Second, even if animals do not have an interest in continuing to live and only have interests in not suffering, the notion that, as a practical matter, we will ever be able to accord those interests the morally required weight is simply fantasy. The notion that we property owners are ever going to accord any sort of significant weight to the interests of property in not suffering is simply unrealistic. Is it possible in theory? Yes. Is it possible as a matter of practicality in the real world. Absolutely not. Welfarists often talk about treating “farmed animals” in the way that we treat dogs and cats whom we love and regard as members of our family. Does anyone really think that is practically possible? The fact that we would not think of eating our dogs and cats is some indication that it is not.

Moreover, a central thesis of my work has been that because animals are chattel property—they are economic commodities—we will generally protect animal interests only when we get an economic benefit from doing so. This means that the standard of animal welfare will always be very low (as it presently and despite all of the “happy” and “compassionate” exploitation nonsense) and welfare reforms will generally increase production efficiency; that is, we will protect animal interests in situations where treatment is economically inefficient and welfare reforms will, for the most part, do little more than correct those inefficiencies. For example, the use of gestation crates for sows is economically inefficient; there are supposedly more “humane” alternatives that actually increase production efficiency. Similarly, “gassing” chickens is more economically efficient than electrical stunning.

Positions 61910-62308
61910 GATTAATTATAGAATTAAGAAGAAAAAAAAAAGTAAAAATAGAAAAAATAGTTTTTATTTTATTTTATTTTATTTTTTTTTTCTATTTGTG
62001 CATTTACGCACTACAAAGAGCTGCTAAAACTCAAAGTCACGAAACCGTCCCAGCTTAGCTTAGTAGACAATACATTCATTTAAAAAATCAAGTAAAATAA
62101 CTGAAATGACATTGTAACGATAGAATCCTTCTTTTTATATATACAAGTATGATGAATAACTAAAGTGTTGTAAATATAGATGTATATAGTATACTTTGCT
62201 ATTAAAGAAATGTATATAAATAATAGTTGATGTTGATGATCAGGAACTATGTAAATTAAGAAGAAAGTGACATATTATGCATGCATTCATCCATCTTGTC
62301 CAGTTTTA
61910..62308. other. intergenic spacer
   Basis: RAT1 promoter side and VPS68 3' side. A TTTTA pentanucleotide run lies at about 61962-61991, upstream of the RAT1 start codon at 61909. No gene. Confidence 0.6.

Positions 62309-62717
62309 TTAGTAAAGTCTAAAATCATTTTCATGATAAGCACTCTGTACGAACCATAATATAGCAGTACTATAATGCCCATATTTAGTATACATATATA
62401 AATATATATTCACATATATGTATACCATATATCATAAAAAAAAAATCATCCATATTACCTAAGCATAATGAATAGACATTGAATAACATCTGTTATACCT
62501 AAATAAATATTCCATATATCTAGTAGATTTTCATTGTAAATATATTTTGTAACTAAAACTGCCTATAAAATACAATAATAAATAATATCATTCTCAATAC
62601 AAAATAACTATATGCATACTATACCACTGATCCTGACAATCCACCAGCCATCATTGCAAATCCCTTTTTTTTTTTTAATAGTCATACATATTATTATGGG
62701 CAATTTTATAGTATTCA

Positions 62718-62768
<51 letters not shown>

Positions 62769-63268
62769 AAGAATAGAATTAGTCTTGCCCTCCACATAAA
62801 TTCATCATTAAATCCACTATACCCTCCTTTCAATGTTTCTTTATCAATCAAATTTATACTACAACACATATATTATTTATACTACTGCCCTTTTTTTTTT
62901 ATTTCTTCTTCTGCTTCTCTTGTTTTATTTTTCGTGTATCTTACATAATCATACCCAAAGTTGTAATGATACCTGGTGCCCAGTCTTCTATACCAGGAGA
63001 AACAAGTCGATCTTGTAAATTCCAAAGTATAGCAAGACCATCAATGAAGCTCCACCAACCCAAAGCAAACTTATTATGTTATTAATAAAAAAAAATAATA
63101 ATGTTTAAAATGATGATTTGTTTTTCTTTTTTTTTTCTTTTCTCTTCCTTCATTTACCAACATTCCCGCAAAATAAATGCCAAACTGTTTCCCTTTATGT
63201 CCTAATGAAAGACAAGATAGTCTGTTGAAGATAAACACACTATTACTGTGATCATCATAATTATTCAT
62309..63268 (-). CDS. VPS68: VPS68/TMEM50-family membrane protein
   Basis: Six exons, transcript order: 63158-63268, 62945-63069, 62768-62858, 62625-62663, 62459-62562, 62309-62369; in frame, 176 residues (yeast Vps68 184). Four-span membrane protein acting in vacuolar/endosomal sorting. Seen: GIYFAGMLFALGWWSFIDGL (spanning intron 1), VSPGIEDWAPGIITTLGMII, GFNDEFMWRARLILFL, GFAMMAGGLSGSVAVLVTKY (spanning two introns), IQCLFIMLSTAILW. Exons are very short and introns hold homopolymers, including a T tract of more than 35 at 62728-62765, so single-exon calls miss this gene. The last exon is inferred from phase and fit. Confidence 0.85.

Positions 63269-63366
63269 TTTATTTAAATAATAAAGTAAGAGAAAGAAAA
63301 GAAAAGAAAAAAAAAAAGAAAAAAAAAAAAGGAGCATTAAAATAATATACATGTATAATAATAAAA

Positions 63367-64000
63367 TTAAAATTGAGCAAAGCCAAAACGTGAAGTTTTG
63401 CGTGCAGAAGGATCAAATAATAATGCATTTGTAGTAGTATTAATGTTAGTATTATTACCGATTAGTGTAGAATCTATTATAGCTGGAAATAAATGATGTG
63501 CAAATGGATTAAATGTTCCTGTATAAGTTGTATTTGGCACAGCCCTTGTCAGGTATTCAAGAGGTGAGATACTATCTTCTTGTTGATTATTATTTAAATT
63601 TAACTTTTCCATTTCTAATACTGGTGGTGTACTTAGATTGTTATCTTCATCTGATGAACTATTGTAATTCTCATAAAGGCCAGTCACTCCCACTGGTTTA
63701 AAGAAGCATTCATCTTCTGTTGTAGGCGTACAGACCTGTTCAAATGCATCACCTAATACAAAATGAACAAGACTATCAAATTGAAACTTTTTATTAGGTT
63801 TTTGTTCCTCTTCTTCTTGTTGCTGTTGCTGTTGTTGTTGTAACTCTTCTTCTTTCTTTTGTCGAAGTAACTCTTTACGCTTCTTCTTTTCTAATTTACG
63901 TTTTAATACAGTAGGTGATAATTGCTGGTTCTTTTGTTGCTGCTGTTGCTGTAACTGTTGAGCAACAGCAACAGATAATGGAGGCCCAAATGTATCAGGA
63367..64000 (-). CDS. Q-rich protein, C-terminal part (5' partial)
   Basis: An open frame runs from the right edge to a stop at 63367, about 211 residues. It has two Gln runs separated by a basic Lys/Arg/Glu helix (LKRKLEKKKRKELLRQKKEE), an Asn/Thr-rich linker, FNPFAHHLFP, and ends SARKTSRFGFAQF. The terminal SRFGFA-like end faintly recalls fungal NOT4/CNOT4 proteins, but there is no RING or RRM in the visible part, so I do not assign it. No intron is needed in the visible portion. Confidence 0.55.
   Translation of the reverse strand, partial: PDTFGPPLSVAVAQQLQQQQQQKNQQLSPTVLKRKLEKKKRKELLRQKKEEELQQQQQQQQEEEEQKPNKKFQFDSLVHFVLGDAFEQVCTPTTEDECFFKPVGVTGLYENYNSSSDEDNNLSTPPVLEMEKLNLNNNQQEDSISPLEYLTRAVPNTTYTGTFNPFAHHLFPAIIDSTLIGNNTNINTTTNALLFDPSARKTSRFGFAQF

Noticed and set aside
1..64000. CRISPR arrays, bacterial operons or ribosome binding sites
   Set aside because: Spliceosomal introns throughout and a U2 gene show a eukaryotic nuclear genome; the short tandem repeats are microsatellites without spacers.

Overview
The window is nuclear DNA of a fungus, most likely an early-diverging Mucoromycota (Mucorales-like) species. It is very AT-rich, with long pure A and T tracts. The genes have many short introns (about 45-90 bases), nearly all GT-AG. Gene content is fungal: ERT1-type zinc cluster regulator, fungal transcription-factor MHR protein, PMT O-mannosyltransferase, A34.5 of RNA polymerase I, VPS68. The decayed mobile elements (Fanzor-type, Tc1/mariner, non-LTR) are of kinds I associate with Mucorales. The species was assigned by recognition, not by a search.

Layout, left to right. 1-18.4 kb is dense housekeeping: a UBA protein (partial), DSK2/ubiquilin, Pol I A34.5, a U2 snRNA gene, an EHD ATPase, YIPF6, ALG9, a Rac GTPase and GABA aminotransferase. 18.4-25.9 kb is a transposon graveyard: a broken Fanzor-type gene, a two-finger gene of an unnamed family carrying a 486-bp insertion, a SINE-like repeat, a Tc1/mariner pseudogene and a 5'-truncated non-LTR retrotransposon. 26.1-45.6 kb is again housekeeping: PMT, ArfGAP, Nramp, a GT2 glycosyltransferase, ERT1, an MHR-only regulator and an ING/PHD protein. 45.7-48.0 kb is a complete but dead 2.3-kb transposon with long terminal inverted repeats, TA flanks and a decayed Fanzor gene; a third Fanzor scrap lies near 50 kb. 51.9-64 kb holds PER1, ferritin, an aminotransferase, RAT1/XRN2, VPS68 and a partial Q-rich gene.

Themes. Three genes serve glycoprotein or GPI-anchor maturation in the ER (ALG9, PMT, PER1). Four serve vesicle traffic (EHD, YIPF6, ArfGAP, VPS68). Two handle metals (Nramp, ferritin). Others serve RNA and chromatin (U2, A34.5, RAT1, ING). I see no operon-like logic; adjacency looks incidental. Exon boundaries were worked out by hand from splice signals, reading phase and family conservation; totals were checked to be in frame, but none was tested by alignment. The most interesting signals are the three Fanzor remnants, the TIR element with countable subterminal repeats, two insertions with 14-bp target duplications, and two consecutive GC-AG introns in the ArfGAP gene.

So I understand why welfarists have a problem with the slavery analogy. I think that they are wrong in multiple respects but they never really engage the arguments. Instead, they claim that I am “divisive” and “do not care about animals suffering now” because I make these arguments. Some get even more dramatic.

The rights paradigm, which, as I interpret it, morally requires the abolition of animal exploitation and requires veganism as a matter of fundamental justice, is radically different from the welfarist paradigm, which, in theory focuses on reducing suffering, and, in reality, focuses on tidying up animal exploitation at its economically inefficient edges. In science, those who subscribe to one paradigm are often unable to understand and engage those who subscribe to another paradigm precisely because the theoretical language that they use is not compatible.

I think that the situation is similar in the context of the debate between animal rights and animal welfare. And that is why welfarists simply cannot understand or accept the slavery analogy.

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If you are not vegan, please consider going vegan. It’s a matter of nonviolence. Being vegan is your statement that you reject violence to other sentient beings, to yourself, and to the environment, on which all sentient beings depend.

The World is Vegan! If you want it.

Gary L. Francione
Professor, Rutgers University

©2012 Gary L. Francione